Alex Edler Suspension a chance for NHL and fans to get one right

Anne-Marie Sorvin-USA TODAY Sports

Brendan Shanahan and the NHL’s disciplinary system aren’t exactly known for their consistency. Every time a player takes a shot to the head they have a chance to right the ship and stamp out the garbage once and for all. Fans await the official response with bated breath, and for the most part they are let down time and time again.

Hockey has one of the deepest histories in professional sports, at least in North America. While the NFL and NBA don’t have hundreds of years worth of tradition to consider when making changes to their respective games, the NHL does. One of the aspects that is boiled deep into the psyche of your die-hard hockey fans is that it’s a man’s game, played by tough guys that can take a hit and play hurt and so on.

While that was fine in the ’60s and ’70s when players were chugging beer and smoking cigarettes before each game, that isn’t the case now. Conditioning is at an all-time high. 6’2″, 220 pound guys fly around like water bugs and are truly capable of injuring each other in the process.

Anne-Marie Sorvin-USA TODAY Sports

Case in point: Alex Edler is listed at 6’3″ and weighs well over 200 pounds. The guy can skate, and when he gets going he can hurt people. That’s exactly what he tried to do last night when his Vancouver Canucks took on the San Jose Sharks for the second time in seven days.

He saw an opportunity to lay out San Jose’s best player (at this point) in Tomas Hertl, and clipped him in the head with a “body check.” Hertl’s helmet went flying into the air, and play continued as if nothing had happened. Sadly, those kind of  head clips have ended careers. Just ask Marc Savard, Chris Pronger or any of the other players who have had their lives derailed by hits to the head.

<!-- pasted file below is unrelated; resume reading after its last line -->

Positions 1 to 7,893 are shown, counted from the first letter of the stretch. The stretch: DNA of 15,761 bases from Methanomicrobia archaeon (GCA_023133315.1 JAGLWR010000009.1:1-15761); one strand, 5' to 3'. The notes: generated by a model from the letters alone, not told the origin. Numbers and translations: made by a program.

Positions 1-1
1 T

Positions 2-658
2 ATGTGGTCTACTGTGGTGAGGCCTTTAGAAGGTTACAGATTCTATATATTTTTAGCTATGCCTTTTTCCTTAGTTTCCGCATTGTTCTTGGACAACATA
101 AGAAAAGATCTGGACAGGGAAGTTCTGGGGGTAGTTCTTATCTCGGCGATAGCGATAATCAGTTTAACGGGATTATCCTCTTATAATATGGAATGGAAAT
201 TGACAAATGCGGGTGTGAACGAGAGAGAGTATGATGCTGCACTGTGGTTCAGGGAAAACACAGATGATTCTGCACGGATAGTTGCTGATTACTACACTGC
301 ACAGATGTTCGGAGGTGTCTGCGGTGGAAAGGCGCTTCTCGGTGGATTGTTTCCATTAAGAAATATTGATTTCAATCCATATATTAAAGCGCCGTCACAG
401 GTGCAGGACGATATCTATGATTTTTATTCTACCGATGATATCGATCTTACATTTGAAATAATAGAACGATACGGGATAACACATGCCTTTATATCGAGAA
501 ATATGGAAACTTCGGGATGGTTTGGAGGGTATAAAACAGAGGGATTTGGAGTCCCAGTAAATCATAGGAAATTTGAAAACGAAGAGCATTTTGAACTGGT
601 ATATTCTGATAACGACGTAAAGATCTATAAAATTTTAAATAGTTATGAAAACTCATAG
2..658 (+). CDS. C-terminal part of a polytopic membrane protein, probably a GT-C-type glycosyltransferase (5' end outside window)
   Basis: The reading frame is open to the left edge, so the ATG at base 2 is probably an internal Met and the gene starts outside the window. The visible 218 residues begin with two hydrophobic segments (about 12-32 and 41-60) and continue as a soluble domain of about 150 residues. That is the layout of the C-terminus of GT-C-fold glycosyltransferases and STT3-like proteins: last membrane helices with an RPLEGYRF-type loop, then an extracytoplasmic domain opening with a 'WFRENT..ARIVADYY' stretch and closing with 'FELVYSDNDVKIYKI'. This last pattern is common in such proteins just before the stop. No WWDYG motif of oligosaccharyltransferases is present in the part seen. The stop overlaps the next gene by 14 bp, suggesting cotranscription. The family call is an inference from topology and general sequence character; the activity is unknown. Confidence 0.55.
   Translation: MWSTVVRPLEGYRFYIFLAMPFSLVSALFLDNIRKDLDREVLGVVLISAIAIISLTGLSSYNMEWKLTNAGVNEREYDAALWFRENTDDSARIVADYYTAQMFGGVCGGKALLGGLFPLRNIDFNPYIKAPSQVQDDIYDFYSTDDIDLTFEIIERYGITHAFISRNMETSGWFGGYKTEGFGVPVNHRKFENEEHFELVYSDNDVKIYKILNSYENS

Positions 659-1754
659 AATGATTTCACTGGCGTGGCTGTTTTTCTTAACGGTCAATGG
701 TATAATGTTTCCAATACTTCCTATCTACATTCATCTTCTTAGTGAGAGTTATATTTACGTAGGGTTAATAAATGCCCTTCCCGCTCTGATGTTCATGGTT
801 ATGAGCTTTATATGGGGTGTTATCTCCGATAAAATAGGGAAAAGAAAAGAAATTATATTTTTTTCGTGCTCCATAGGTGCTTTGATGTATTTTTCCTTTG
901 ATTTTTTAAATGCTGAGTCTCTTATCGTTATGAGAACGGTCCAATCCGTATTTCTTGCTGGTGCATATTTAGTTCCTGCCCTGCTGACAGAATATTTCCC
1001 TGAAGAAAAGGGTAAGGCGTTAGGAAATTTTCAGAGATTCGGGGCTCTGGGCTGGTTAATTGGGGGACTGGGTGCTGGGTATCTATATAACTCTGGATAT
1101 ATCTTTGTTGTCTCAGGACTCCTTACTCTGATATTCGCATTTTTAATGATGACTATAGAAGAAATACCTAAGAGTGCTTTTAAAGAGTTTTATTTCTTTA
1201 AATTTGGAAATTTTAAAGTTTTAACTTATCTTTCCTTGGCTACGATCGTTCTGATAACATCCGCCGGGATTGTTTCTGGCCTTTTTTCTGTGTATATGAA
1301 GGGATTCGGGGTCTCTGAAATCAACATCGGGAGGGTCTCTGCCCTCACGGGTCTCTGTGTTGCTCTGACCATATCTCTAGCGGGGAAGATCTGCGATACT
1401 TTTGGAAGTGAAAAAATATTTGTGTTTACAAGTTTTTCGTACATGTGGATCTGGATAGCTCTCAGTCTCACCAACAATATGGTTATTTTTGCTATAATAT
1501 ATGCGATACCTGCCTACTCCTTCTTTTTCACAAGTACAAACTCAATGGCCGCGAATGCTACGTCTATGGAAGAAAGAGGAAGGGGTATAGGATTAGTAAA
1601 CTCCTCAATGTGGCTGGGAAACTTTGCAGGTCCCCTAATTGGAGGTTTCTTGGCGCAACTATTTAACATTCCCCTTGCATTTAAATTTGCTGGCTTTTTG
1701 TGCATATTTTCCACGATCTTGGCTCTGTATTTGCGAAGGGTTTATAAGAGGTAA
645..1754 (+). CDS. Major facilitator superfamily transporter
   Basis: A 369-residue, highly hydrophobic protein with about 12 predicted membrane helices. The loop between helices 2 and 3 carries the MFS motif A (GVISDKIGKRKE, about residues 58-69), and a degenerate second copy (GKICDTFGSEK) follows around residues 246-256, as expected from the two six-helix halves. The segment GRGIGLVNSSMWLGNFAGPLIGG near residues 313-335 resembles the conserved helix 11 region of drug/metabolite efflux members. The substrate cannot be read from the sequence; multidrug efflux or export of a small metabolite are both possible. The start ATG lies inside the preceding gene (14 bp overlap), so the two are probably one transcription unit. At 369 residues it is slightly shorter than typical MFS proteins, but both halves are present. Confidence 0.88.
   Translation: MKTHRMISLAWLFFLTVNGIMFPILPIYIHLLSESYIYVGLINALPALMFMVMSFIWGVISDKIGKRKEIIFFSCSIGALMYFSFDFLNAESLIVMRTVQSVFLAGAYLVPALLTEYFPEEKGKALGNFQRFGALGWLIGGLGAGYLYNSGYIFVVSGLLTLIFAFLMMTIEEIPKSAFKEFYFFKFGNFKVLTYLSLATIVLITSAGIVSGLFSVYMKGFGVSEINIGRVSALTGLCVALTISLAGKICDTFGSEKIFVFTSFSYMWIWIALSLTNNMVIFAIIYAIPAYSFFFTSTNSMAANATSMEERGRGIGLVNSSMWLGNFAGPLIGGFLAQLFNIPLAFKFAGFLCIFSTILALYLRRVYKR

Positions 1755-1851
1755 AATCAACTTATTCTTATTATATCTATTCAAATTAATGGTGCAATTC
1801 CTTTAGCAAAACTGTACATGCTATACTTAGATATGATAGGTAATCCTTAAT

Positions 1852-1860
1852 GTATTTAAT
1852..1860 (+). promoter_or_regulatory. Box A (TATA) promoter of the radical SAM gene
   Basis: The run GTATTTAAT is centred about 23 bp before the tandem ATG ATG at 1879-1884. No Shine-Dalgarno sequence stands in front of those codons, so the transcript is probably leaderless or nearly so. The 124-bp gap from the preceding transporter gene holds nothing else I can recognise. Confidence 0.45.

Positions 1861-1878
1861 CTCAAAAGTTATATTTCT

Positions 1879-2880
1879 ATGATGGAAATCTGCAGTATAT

That’s the part that seems to get lost in all of this. Fans only consider what’s happening out on the ice, and that simply isn’t good enough. When you have head trauma, your senses are shot and sometimes, your life is never the same. Sidney Crosby was forced to sit in a dark room for weeks while dealing with his concussion symptoms. He couldn’t drive or see straight most of the time.

Yet the response from the chest-pounding brutes is “he should have kept his head up” or “he chose to play a man’s game.” The responses on Twitter and social media in general to hits like these is sickening. That the average hockey Joe sees hockey players as a piece of meat, more or less. Whatever happens to them, they asked for it just by lacing up the skates and playing the game.

Joe Camporeale-USA TODAY Sports

We could go on for another 1,000 words about the holes in that logic, but that isn’t the point here. The point is that every time a hit like this happens and the NHL lets it slide, it is perpetuating and reinforcing that culture of brutality. Whenever they suspend a guy, it goes the other way.

It’s a simple system of positive and negative enforcement, and so far there hasn’t been enough of the negative to make a difference. The day is coming where the league will have to decide what kind of game it wants to perpetuate: does it want to see an NHL full of John Scotts and Alexander Edlers who are free to take runs at the most talented players on the other team?

Does it want to allow force to reign supreme? Or does it want to be more of a thinking man’s game, full of slick passes, odd-man rushes and beautiful goals. The duality and existence of both is what makes hockey the  best game on the face of the planet. There isn’t any other form of entertainment that can hit so many notes all at once.

Yet the cost of that entertainment is getting to be too high. It seems like every few days the NHL loses a player for a few weeks due to brain bruises. As fans—as the purchasers and pursuers of this culture—we are responsible for saying “enough is enough.” Lest we see our game go the way of the brute once and for all.

Topics: Alex Edler, Alex Edler Suspension, Nhl, Vancouver Cancuks

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  • barstew

    If Hertl didn’t see it coming, or was as stationary object, I would totally agree that Edler had intent to injure. That wasn’t the situation at all here. Hertl could see that Edler was headed to the same place he was: where the puck was.

    That the rookie figured he could beat Edler to the puck — and overreached to poke at it — was his own doing. Hertl could have side-stepped Edler to the left but chose not to.

    No call was the right call.

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